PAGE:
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Ergonomic Risk for Housekeepers

- July 12, 2018 by Brian Piñon (View all posts by Brian)

Housekeepers are exposed to a variety of risk factors for musculoskeletal disorders. This blog will review common exposures and controls for reducing the risk of injury.

Awkward Postures

Housekeepers may be exposed to awkward postures like stooping and extended reaching while making beds, changing trash can liners and scrubbing toilets, floors, mirrors, shower walls and bathtubs. A common solution is to provide workers with long-handled brushes that allow workers to more easily reach surfaces that are above the shoulders and below the knees. Long-handled brushes can eliminate awkward postures when light scrubbing or wiping is required, but have been shown to prompt workers into awkward postures when more force is needed to adequately clean a surface. It is recommended that they be provided to workers, but use should not be mandated. Workers should also be trained to place trash cans on an elevated surface before changing the liner, and to squat or kneel when tucking sheets under mattresses.

Lifting

Housekeepers are often required to lift bulk linens, wet towels, mattresses and furniture. To reduce the weight lifted, limit linen bag size and require team lifts for rearranging furniture and turning mattresses. A 2013 study found that squatting to lift a mattress while tucking in sheets reduced the compressive forces on the low spine by 37% over the frequently used method of conducting the task while stooping over. Workers who squat or kneel to tuck in bed sheets avoid an awkward posture but also tend to lift the mattress less because the hand and forearm can be inserted under the mattress to act as a wedge. Another option to be considered is supplying handled mattress wedge tools that can eliminate lifting during the bed making task.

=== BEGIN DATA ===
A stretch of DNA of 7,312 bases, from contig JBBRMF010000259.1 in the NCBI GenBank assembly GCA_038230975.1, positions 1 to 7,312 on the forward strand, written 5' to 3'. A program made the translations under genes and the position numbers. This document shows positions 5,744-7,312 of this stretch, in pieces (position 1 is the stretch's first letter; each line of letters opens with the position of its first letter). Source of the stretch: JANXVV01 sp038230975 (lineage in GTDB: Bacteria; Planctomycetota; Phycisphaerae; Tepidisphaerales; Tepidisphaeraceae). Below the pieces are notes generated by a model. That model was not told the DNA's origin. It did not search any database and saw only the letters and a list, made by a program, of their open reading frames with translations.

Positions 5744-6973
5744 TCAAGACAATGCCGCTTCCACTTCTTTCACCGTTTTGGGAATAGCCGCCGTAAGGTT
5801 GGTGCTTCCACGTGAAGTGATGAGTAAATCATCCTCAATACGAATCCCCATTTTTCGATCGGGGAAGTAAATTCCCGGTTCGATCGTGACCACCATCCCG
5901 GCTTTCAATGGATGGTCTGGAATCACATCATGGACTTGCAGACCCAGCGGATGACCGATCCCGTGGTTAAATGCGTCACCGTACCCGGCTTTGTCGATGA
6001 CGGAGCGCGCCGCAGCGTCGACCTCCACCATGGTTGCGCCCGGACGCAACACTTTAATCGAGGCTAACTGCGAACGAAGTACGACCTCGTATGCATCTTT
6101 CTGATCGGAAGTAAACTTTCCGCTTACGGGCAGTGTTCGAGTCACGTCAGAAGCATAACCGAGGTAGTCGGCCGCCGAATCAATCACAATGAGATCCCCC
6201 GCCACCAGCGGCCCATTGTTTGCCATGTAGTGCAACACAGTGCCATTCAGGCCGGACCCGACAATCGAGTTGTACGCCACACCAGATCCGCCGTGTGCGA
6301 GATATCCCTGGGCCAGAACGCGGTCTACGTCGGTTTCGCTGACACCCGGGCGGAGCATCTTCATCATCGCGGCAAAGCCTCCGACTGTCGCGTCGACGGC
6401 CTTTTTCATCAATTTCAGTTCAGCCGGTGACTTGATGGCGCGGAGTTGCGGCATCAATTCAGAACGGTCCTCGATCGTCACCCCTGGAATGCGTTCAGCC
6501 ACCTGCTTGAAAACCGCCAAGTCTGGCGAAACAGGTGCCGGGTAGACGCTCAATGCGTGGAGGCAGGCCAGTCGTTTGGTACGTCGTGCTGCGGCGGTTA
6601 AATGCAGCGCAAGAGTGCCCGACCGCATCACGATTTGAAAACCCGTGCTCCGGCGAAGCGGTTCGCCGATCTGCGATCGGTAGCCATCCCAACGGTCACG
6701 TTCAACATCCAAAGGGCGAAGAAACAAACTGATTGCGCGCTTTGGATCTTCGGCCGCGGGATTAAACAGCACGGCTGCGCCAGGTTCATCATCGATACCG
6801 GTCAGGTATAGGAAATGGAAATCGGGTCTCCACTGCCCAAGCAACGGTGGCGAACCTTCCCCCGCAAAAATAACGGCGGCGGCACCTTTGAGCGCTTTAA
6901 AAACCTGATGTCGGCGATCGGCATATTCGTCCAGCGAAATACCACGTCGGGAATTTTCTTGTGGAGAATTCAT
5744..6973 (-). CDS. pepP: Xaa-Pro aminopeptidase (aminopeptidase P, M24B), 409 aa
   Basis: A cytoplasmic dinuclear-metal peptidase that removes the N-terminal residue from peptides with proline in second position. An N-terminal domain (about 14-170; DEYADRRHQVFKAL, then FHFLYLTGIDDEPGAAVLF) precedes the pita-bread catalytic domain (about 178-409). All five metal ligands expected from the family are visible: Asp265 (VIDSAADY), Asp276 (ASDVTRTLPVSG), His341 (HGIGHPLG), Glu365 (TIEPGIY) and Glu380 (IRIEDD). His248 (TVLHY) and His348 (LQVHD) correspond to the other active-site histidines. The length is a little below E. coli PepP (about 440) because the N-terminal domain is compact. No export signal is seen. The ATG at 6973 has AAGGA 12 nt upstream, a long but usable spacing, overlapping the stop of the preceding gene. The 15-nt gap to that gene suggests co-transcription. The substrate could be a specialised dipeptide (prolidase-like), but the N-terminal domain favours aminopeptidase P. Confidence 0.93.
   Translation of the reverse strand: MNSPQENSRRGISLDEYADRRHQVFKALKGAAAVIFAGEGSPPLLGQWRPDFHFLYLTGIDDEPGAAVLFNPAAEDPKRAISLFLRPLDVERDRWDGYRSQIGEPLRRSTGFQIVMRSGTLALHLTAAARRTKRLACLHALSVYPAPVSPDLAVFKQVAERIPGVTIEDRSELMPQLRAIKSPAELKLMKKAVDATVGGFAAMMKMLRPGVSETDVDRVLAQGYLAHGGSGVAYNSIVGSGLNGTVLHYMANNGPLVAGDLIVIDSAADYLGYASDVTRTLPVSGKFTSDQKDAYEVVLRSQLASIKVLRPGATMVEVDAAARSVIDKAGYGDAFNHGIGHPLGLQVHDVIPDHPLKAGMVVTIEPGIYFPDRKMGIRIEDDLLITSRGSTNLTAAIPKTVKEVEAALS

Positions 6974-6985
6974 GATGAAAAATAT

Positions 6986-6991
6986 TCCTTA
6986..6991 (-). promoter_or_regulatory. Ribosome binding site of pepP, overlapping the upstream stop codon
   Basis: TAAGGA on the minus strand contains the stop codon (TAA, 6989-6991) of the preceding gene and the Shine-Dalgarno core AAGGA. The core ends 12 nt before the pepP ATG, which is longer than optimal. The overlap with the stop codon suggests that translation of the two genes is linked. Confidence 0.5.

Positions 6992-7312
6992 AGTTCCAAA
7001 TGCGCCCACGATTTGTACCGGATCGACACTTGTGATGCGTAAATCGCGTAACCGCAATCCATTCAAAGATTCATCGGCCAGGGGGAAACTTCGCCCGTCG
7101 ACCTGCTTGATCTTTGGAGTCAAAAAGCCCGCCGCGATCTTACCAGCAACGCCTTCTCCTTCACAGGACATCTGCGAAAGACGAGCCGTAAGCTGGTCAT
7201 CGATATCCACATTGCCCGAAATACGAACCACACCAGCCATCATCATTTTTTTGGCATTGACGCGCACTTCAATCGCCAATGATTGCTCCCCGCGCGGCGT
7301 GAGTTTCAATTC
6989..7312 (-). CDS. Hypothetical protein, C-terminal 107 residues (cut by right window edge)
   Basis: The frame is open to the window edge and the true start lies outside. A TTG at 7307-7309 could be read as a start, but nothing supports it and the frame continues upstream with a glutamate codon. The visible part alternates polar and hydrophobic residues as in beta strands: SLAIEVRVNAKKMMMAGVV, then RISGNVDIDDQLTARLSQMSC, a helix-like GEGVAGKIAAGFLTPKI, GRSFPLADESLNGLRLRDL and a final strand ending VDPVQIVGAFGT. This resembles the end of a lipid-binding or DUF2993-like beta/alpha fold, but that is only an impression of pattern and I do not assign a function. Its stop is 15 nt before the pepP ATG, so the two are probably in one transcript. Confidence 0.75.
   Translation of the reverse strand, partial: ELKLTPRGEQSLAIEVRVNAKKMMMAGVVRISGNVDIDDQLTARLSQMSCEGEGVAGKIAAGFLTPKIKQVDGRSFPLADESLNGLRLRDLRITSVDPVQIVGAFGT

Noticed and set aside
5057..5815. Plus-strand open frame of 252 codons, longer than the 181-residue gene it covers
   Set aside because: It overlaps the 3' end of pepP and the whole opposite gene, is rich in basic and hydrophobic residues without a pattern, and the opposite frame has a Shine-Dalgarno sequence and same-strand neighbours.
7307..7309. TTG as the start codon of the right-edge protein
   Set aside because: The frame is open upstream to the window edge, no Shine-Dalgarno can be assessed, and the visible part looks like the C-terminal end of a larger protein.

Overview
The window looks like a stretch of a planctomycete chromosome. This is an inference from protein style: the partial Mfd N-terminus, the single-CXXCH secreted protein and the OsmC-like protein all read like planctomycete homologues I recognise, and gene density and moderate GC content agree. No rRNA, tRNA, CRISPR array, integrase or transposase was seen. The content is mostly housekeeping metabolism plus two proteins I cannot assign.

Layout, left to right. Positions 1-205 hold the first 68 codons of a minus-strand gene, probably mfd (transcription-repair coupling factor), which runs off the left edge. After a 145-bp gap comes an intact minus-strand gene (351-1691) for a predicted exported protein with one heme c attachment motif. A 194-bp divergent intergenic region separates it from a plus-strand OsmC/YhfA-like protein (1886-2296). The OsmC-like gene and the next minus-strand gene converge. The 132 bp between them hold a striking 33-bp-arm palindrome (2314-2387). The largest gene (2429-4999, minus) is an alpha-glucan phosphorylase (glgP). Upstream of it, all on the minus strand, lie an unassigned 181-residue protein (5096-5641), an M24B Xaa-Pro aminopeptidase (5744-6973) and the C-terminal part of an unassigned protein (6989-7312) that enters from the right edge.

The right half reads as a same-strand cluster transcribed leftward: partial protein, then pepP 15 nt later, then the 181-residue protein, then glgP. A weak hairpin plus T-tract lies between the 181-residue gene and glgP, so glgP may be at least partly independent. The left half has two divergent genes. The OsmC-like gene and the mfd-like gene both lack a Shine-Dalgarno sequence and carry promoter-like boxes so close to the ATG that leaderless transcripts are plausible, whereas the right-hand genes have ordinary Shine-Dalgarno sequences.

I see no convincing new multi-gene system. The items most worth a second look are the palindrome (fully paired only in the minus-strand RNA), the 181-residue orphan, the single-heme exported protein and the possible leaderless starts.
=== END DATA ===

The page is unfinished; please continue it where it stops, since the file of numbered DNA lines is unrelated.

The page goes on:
Nightstands are often an obstacle to bed making within hotel rooms. Housekeepers are forced to either manually move them aside or lean out over them while lifting the mattress corners at the head of the bed for sheet tucking. This is an exposure that should be assessed on a case by case basis. The weight and dimensions of the nightstands should be considered to determine whether it is safer for workers to move or lean over them.

A common recommendation for reducing the frequency of mattress lifting is that hotels utilize fitted bottom sheets. The presumption is that the elastic bands on fitted sheets can be pulled over mattress corners, eliminating the need for lifting. In 2011, a study found that after being laundered, fitted sheets had shrunk enough that housekeepers had to lift 3 mattress corners to put them on. Unless easier to use models can be found, flat sheets are the better choice. It is recommended that workers be trained to tuck in flat bottom sheets at the head of the bed and then tuck the remainder in at the same time as the top sheet.

Pushing/Pulling

A 2013 study found the average initial push force exerted by workers on a fully loaded 290 lbs. housekeeping cart with 8” hard rubber wheels to be 26 lbs. This is well below the Liberty Mutual MMH Table’s 55 lbs. design goal limit for a 25 ft. push conducted once every 30 minutes.

The force required to get a cart moving from standstill, and keep it moving, is substantially impacted by the caster wheel material and diameter. Carts found to be substantially heavier, or those with smaller wheel diameter or softer wheel material should be further assessed to determine whether they pose a hazard to workers. Casters should be regularly cleaned and maintained such that they provide the least amount of rolling resistance. To reduce cart weight, it may also be a good practice to frequently unload soiled linens as they accumulate. Workers should be trained to push rather than pull, as this more efficiently spreads the force required over a wider range of muscle groups. To reduce the force required to push and pull vacuums, lightweight models should be selected.

Work Rate

Excessive work rates increase the risk associated with awkward postures, lifting, pushing and pulling. It is recommended that employers establish a procedure for workers to contact their supervisor to obtain peer assistance or reduction in quota when encountering excessive room mess. It is also recommended that workers be encouraged to report musculoskeletal symptoms at onset and a process be established for assessment and intervention.

 

REFERENCES

Wiker, S. F. (2011) Evaluation of Hotel Housekeeper Physical Workload and Overexertion Injury Risk Reduction Proffered by Use of Fitted Bottom Sheets for Hotel Bed Making. Report No. 1-2011 Ergonomic Design institute, Seattle, WA.

Wiker, S. F. (2013) Evaluation of Musculoskeletal Disorder Risk in Hotel Housekeeping Jobs. Ergonomic Design institute, Seattle, WA.

 

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